The virtue of the famous Bible commentary by Rashi, grape grower and teacher, lies in its diversity--and its lack of originality.

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Reprinted from Back to the Sources, edited by Barry Holtz, with the permission of Simon & Schuster, Inc.

Rashi is Rabbi Shlomo Yitzhaki, that is, Solomon ben Isaac, whose Hebrew initials spell Rashi (1040-1105). Like many Jews in northern France, he made his living growing grapes. Somehow he managed to find the time to study all the classic Jewish texts thoroughly and write commentaries on them. His most monumental achievement was his running commentary to the Babylonian Talmud, a masterpiece of peshat [a method devoted to uncovering the plain, contextual meaning of the text] and an indispensable aid for interpreting that complex body of legal dialectics.


The Nature of His Commentaries

Many of the didactic techniques that he utilized in composing the Talmud commentary he also applied in his biblical commentaries: disambiguation [establishing a clear interpretation] of language and references, translation of technical terms and realia into contemporary French, and line drawings as illustrations. (Unfortunately, printers often omitted these graphic aids from their editions.)

Thus, although Rashi was a scholar of astounding breadth, he saw his role chiefly as a teacher. He wrote textbooks rather than treatises. With pious soul and gentle humil­ity he wished to share the learning of the ages with the Jewish community of his time. His work has received much attention in English, too.

It should be stated, however, that he was not, as is often claimed, writing for the "masses." He writes with a concise, though elegant, learned Hebrew style, which generally presupposes the reader's sensitiv­ity to the problem that sparks his explanations. He alludes to sources that only an advanced student would recognize.

Nonetheless, Rashi has been by far the most widely read Jewish Bible commentator: His Torah commentary was the very first Hebrew book to be printed mechanically, even before the Bible itself. [It was initially debated whether or not it was appropriate to use this new technology for sacred text.] The sparest edition of Mikra'ot Gedolot, the Rabbinic Bible, will include his commentary, and students in traditional Jewish schools, yeshivot, usually begin to learn Rashi's interpretations as soon as they begin to learn the Torah.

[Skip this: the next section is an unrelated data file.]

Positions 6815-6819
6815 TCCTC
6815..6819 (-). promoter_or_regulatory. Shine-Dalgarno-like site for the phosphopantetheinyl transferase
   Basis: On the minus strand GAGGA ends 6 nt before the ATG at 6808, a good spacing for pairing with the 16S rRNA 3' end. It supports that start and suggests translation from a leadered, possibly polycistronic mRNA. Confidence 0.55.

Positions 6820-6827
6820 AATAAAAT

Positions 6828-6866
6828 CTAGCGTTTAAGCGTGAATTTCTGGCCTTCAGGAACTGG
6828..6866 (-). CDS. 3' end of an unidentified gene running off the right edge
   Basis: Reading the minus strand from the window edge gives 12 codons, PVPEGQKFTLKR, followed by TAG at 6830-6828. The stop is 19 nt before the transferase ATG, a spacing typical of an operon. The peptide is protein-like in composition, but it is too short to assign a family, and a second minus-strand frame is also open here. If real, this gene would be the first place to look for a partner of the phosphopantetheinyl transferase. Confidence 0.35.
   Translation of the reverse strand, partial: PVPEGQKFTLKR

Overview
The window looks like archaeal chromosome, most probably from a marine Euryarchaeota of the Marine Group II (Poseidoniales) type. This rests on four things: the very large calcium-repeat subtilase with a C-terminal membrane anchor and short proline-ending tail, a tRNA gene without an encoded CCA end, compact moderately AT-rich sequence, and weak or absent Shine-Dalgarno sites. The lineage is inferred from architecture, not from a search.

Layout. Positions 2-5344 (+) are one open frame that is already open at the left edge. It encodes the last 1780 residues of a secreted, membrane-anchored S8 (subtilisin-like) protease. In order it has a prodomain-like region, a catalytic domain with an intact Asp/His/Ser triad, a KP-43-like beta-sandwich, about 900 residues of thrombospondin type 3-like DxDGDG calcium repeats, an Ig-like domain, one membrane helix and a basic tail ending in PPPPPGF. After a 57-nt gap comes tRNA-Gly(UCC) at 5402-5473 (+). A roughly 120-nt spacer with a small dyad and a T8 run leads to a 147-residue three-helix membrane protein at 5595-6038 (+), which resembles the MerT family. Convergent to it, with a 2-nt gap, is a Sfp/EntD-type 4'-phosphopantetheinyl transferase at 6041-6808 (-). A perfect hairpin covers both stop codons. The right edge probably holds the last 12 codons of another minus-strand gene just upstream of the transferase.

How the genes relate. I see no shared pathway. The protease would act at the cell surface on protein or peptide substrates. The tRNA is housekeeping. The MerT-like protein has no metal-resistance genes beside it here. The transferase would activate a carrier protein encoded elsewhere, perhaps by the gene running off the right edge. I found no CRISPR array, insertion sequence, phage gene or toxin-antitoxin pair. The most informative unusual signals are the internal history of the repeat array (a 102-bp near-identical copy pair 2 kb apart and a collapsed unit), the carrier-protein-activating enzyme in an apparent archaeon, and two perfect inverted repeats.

Seeing the Torah through Rabbinic Lenses

In traditional circles, Rashi's is the key version of what the Torah means. While very little of medieval commentary exists in any English edition, Rashi's commentary on the Torah may be found in two English editions. The main reason for Rashi's far-reaching success is that more than presenting innovative insights into the meaning of the Bible, he encapsulates traditional rabbinic understandings.

His commentary to a great extent comprises a digest of rabbinic law and teaching. By virtue of his lack of originality, he is the most representative rabbi among the medieval commentators.

Rashi's anthological mode of commentary encourages the typical view in yeshivot that what the Written Torah means is what the Oral Torah (the Talmud and Midrash) explains; and what the Oral Torah explains is selectively distilled by Rashi. Thus the most essential or relevant meaning of the Torah, in the traditional view, is that which found in Rashi's commentary.

A modern, critical student of the Bible however, will maintain a historical distance between what the Bible meant in its own period and what it came to mean to later generations. We read Rashi's commentary not as the historical meaning of the biblical text but rather as an acute testimony to what rabbinic Jews of the classical and medieval periods found the text to mean. We read Rashi’s commentary, in other words, as a text unto itself, and one with a spiritual significance and suggestiveness to us, too.

The Relationship between Peshat and Derash

Much has been made of the difficulty in classifying Rashi's exegetical procedure. Here he gives derash [an interpretive reading], there he gives peshat [the plain meaning]. Rashi himself does not appear to have been quite so method-conscious as his critics. He does not distinguish between what we [call]  peshat and derash,but rather between what the text says without interpretation and what the text conveys once its full significance has been homiletically drawn out.

He explains himself most clearly in his comment on Genesis 3.8, the verse that relates how the man and the woman in the Garden of Eden heard the Lord moving about on the premises: